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Chemosphere xxx (2011) xxxxxx

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Chemosphere
journal homepage: www.elsevier.com/locate/chemosphere

Pharmaceuticals in settleable particulate material in urban and non-urban waters


Marja Lahti , Aimo Oikari
Division of Environmental Science and Technology, Department of Biological and Environmental Science, University of Jyvskyl, P.O. Box 35, FI-40014 Jyvskyl, Finland

a r t i c l e

i n f o

a b s t r a c t
Wastewater treatment plants (WWTP) are important sources of settleable particulate material (SPM), heading to sediments with natural suspended solids. To date, there is little information about the fate of pharmaceuticals in sediment systems. In this study, the objective was to determine if pharmaceuticals are detected in SPM at locations near WWTPs or even in rural areas, thus being susceptible for sedimentation. SPM samples were collected from 10 sites in Finland, grouped as reference, rural and wastewater efuent sites. SPM collectors were placed about 35 cm above bottom for about 2 months during summer. After extraction, a set of 17 pharmaceuticals was analyzed. Several pharmaceuticals were detected in SPM accumulated at sites next to WWTPs. The concentration of citalopram was notably high (3001350 ng g1 dw). Also bisoprolol and ciprooxacin were detected at high concentrations (6325 and 9390 ng g1 dw, respectively). In contrast, none of the pharmaceuticals were detected from reference sites and only two were found from a single rural site. There is no previous information about the presence of pharmaceuticals in SPM. The results showed that pharmaceuticals are sorbed to particles in WWTP and nearby, eventually ending up in sediments. These results also indicate that pharmaceuticals are not markedly contaminating sediments of rural areas in Finland. 2011 Elsevier Ltd. All rights reserved.

Article history: Received 24 March 2011 Received in revised form 21 June 2011 Accepted 22 June 2011 Available online xxxx Keywords: Pharmaceuticals Settleable particulate material Wastewater treatment plant Sediment

1. Introduction Pharmaceuticals are a diverse group of chemicals, continuously being released into the environment, mainly via municipal efuents. They are frequently detected in surface waters in a range from ng L1 to lg L1 (Calisto and Esteves, 2009; Kmmerer, 2009a,b), so concern has risen about their environmental effects. All pharmaceuticals are bioactive chemicals with specic modeof-actions in humans. Instead of structural similarities, they are classied according to their uses. Due to this, compounds within the same class may have remarkably different structures and properties from each other (Kmmerer, 2009a) and hence different environmental fates. According to equilibrium partition theory, hydrophobic chemicals distribute between pore water, lipids of the organism and organic carbon of the sediment, pore water concentration being the key determinant of the bioavailable fraction (Di Toro et al., 1991). Due to the polar and often ionic nature of pharmaceuticals, sorption to solid materials such as soil and sediment is not solely based on this hydrophobic partition. Rather, it is based on ionic interactions and is pH dependent (Tolls, 2001; Schwarzenbach et al., 2003). Thus sorption cannot be evaluated from the single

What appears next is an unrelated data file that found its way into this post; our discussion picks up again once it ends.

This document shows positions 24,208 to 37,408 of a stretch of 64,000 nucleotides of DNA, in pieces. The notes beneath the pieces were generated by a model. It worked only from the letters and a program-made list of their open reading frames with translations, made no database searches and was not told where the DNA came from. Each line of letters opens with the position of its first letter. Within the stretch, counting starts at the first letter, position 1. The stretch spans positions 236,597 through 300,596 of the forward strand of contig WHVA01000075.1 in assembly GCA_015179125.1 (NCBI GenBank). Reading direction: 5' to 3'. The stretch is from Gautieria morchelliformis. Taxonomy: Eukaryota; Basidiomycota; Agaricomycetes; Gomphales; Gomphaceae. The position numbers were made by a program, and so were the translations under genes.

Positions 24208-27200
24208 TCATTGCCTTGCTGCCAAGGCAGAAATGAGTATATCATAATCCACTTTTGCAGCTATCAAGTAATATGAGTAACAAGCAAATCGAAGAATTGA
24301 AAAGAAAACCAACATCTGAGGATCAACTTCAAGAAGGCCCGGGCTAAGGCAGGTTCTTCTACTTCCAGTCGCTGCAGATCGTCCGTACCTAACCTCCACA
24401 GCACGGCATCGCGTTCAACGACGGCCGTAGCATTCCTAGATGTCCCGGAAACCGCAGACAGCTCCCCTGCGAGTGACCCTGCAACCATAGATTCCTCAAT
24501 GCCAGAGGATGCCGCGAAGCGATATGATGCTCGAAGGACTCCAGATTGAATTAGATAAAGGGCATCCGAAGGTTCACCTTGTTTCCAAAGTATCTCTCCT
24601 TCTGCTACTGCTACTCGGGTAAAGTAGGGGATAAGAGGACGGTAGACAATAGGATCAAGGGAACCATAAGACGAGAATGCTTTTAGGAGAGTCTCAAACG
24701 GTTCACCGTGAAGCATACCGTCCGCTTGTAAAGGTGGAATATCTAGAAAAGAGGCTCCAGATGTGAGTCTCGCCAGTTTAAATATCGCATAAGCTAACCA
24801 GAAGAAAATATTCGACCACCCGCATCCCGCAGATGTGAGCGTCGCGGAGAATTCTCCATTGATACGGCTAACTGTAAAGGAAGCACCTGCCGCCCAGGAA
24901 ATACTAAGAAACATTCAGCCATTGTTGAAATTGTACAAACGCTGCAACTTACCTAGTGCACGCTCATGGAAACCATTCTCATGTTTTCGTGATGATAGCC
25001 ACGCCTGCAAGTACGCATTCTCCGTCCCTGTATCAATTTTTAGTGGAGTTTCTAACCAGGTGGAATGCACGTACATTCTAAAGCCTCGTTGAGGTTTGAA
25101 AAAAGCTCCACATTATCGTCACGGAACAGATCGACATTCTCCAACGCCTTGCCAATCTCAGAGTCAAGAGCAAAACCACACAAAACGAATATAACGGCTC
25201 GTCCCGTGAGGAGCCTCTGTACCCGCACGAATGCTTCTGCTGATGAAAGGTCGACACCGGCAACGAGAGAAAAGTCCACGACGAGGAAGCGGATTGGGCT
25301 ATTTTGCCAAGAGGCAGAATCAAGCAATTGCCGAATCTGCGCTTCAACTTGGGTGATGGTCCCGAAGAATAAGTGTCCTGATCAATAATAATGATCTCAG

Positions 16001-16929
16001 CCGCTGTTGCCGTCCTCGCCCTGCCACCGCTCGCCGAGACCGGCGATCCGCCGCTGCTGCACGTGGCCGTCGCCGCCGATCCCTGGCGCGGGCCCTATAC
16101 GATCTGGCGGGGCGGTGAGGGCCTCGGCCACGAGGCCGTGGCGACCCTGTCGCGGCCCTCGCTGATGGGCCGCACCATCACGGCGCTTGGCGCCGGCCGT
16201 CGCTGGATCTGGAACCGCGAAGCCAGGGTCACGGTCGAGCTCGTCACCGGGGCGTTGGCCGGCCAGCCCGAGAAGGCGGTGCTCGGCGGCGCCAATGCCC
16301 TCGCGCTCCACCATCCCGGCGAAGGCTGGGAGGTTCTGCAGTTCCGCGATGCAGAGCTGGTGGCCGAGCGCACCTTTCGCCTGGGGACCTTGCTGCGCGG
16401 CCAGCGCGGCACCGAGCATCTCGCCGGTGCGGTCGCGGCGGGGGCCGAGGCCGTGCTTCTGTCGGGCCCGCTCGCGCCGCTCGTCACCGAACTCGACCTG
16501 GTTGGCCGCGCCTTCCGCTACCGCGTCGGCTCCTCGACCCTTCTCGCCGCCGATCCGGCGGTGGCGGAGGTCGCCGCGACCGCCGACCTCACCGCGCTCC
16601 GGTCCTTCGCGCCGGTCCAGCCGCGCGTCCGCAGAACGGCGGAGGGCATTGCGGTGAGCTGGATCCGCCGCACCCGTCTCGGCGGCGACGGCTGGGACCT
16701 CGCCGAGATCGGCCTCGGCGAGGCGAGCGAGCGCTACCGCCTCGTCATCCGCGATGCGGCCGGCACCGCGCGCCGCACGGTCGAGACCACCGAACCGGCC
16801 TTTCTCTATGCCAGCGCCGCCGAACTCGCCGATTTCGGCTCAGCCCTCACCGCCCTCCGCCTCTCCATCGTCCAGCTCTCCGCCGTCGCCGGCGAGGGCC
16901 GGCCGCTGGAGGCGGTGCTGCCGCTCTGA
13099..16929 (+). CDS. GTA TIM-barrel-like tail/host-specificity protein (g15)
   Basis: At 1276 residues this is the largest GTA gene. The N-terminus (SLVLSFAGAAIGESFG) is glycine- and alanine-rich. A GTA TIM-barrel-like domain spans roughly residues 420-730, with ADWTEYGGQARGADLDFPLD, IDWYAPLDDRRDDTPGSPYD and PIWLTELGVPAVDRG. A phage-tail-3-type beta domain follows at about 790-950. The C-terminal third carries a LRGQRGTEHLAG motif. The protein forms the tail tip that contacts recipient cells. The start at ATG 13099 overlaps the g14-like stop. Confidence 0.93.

Corresponding author. Tel.: +358 14 260 2280; fax: +358 14 260 2321.
E-mail address: marja.s.lahti@jyu. (M. Lahti). 0045-6535/$ - see front matter 2011 Elsevier Ltd. All rights reserved. doi:10.1016/j.chemosphere.2011.06.084

value of log Kow. To avoid underestimation of the sorption of polar ionic compounds, surface related adsorption, ion exchange, complexation and hydrogen bonding must also be considered (Tolls, 2001; Schwarzenbach et al., 2003). Normalization to organic carbon content does not necessarily decrease the variation in the sorption coefcients of veterinary pharmaceuticals (Tolls, 2001). At present, the sorption and desorption of pharmaceuticals have been understudied; despite the fact that sorption has a key role in distribution of pharmaceuticals between the phases and compartments in the environment, e.g. being sedimented or transported with particulate material. Sediments are often considered as a sink for xenobiotics, but compounds may be released from sediments during events of sediment disturbance such as in human activities or bioturbation (Eggleton and Thomas, 2004; Josefsson et al., 2010). In addition to contact with pore water, many benthic organisms are exposed to sediment-sorbed compounds via ingested particles (Sormunen et al., 2008). Sorption may hinder the microbial transformation of pharmaceuticals due to reduced bioavailability (Alexander, 2000). To date, there is only little information about the occurrence, distribution, and effects of pharmaceuticals in sediments. In surface waters, particulates originating from a catchment area due to natural or anthropogenic reasons will eventually form sediment. This still oating material is dened here as settleable particulate material (SPM). Wastewater treatment plants (WWTP) are